With already strained nerves tightening to breaking point, the pilots let down as best they could in a lopsided, barely controllable bomber.
With the rest of the crew crouched in crash positions, Just-A-Snappin’ slipped steadily lower in the sky until, in a squeal of rubber, she touched down at a deserted Ludham only for her pilots to discover one more unwelcome surprise: the aircraft’s brake cables had snapped on impact!
So near, yet so far - disaster loomed once again. Recalling that final twist to the drama, Blakely related: “Our elevator was useless. The plane wouldn’t taxi, wouldn’t steer. With the terrific momentum you can get at even 100 mph we ploughed down that vacant airport towards a huge tree. And no power on earth could stop us.”
Astonishingly, in a marvel of further good fortune, they were spared albeit by the narrowest of margins as
Just-A-Snappin’ struck the tree at a speed of roughly 50 mph at a point between the pilots’ compartment and No 2 engine. “Another three inches to the right and it would have crushed the pilot and co-pilot,” admitted Blakely.
The force of the collision swung the aircraft savagely round in a half loop, adding further destruction to a plane fit only for the scrap yard. When salvage crews eventually arrived Blakely reckoned they counted 800 shell and shrapnel holes “and then got tired of counting”.
More remarkably still, all but one of the men who emerged alive from the tree-enveloped wreckage of Just-A-Snappin’ lived to tell the extraordinary tale of their epic flight back to Bremen, the exception being the gallant Lester Saunders who succumbed to his grievous injuries before reaching the Norfolk & Norwich Hospital.
Fast forward more than seven decades and a number of landmarks stud what is left of Ludham’s long abandoned airfield, not least fragments of the old perimeter track and a graffiti-daubed control tower half-hidden by scrub.
But what of the tree, arguably the most celebrated tree in Eighth Air Force annals and the trigger for this latest historical quest?
Based on every last scrap of recorded and remembered detail about Just-A-Snappin’s shaky flight path, the team of aeronautical detectives from Thorpe Abbotts and Ludham placed it to the south of the airfield off the east-west runway. But where precisely?
Film of similar crash-landings were viewed with distances and timings noted. Photos, including some previously undiscovered prints, of the crash scene, were studied. The findings were then pieced together with a crucial account passed to Bill Buck by the daughter of a local man - Percy Hales - who had been carrying out maintenance work on the airfield that day.
Rushing to the crash scene, he assisted Everett Blakely out of the wreckage and then helped comfort the wounded till help arrived.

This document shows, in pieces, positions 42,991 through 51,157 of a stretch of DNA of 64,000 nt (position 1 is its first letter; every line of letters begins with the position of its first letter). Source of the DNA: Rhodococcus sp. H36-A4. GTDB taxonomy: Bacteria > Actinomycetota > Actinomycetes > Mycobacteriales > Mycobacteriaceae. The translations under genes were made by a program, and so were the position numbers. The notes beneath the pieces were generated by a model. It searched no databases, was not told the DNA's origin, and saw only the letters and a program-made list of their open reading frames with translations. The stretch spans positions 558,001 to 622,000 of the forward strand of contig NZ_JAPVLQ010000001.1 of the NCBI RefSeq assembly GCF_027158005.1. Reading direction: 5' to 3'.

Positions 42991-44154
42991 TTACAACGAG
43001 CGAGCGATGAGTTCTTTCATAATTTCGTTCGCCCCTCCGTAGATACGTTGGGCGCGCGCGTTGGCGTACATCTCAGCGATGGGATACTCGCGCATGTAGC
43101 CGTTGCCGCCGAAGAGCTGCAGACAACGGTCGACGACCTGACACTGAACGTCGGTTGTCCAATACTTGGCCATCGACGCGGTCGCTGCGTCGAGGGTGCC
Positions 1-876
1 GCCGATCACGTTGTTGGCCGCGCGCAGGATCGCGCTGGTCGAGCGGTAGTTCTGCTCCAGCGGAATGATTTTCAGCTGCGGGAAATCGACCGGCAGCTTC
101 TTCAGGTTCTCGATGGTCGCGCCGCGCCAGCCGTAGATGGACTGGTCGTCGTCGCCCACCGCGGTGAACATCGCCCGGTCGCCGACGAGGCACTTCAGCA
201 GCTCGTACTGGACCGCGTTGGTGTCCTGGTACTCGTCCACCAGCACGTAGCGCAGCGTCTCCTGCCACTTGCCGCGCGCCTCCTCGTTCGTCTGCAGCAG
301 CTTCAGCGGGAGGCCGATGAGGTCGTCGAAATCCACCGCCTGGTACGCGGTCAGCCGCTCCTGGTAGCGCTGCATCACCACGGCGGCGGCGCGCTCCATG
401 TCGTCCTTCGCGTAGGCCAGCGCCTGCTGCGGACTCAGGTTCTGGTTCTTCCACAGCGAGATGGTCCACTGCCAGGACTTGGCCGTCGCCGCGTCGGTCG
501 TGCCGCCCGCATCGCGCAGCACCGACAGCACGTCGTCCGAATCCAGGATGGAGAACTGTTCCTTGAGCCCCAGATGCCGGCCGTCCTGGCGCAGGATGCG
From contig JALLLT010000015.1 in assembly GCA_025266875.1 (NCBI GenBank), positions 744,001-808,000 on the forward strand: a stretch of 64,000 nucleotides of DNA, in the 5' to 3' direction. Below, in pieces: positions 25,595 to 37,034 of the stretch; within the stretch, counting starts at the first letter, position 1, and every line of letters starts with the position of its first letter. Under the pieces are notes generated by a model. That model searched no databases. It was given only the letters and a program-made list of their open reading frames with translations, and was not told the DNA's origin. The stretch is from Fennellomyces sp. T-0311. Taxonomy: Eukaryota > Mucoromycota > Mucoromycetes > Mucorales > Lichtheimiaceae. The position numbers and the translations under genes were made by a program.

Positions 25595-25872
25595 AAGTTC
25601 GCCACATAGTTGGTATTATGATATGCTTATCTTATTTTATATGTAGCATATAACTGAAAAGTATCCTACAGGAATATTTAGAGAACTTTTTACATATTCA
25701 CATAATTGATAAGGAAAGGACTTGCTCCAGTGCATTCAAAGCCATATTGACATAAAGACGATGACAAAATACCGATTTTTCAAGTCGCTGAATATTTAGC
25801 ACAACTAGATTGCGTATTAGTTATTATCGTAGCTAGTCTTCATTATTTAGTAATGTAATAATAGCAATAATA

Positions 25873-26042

His story confirmed the researchers’ findings, placing the tree by Fritton road, on the south side of the airfield. But there the odyssey ended. For at some point during the intervening decades it was evidently removed with not a root remaining to indicate where it once stopped the progress of a battle-scarred Fortress.
Striding out across the airfield perimeter track Jim Blakely appears philosophical. Fixing his gaze onto the site where the tree once stood, the semi-retired radiologist muses instead on the Fates that ensured his father did not become another grim statistic in the litany of sacrifice endured by the 100th Group which lost 72 men that day.
“I only just learned from an older cousin a story about that trip to Bremen,” he says. “Apparently, my dad told him that just before the mission he’d asked his ground crew to remove the armour plating from his seat because he’d found it so uncomfortable.
“But when the salvage team took the aircraft apart they found it was still there only with a couple of big dents from flak in it. It turned out the ground crew hadn’t done what dad had asked them and he told my cousin, ‘that’s what saved my butt’!
“So, you see, I’m a lucky guy. I wasn’t born until 1948, so I wouldn’t be here but for the skill and accuracy of those gunners and the strength of that aircraft. I owe my life to them and to Boeing!”
As for the tree, he merely shrugs. “It’s a shame it’s gone, but what matters is that we remember what these men did all those years ago and that we have so many local people, all those volunteers who care for places like Thorpe Abbotts ControlMuseum and don’t get paid a dime, who have adopted the men of the Eighth Air Force and are keeping their memory alive.
“That’s really heart-warming.”